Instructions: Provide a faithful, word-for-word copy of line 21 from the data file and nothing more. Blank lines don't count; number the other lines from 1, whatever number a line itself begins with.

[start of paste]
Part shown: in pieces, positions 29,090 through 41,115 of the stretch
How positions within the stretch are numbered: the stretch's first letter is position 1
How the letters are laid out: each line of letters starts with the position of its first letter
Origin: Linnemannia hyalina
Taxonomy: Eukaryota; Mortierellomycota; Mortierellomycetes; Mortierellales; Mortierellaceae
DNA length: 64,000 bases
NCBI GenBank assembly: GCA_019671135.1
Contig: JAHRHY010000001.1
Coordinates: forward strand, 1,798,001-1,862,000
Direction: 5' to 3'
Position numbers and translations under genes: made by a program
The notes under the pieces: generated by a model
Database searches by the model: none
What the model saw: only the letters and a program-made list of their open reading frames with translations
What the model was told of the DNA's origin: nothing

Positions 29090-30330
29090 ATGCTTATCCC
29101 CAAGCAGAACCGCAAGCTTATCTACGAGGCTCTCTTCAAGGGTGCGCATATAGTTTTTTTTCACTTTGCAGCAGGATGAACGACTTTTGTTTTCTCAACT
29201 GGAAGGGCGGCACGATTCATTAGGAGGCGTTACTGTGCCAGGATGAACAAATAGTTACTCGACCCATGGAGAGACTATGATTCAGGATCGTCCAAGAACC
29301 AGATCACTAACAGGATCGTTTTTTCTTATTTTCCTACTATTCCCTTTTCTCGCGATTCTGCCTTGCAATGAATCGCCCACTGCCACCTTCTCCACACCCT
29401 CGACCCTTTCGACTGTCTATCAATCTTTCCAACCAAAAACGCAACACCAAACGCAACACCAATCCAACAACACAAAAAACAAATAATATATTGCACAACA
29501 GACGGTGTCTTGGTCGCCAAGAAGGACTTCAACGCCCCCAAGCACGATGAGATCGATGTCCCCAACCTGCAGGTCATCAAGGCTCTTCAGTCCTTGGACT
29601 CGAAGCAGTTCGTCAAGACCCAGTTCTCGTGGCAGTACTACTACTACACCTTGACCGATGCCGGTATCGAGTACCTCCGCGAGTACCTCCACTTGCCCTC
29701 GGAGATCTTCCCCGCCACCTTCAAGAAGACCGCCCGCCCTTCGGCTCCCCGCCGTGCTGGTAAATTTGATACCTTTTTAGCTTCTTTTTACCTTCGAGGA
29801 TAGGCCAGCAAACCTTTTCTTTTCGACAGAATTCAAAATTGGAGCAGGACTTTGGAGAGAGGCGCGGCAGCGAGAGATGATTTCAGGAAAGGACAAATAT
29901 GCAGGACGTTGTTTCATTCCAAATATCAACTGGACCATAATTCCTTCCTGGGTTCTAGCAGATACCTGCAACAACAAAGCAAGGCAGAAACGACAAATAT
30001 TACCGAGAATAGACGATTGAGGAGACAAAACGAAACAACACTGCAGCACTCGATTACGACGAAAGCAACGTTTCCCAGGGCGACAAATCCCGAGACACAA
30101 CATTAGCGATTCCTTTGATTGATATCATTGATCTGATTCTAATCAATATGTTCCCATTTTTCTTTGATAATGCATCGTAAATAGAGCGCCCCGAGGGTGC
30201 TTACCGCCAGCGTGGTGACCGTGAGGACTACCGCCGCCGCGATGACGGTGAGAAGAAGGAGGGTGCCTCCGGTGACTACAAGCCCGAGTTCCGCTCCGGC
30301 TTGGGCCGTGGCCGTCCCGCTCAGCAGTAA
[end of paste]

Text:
29401 CGACCCTTTCGACTGTCTATCAATCTTTCCAACCAAAAACGCAACACCAAACGCAACACCAATCCAACAACACAAAAAACAAATAATATATTGCACAACA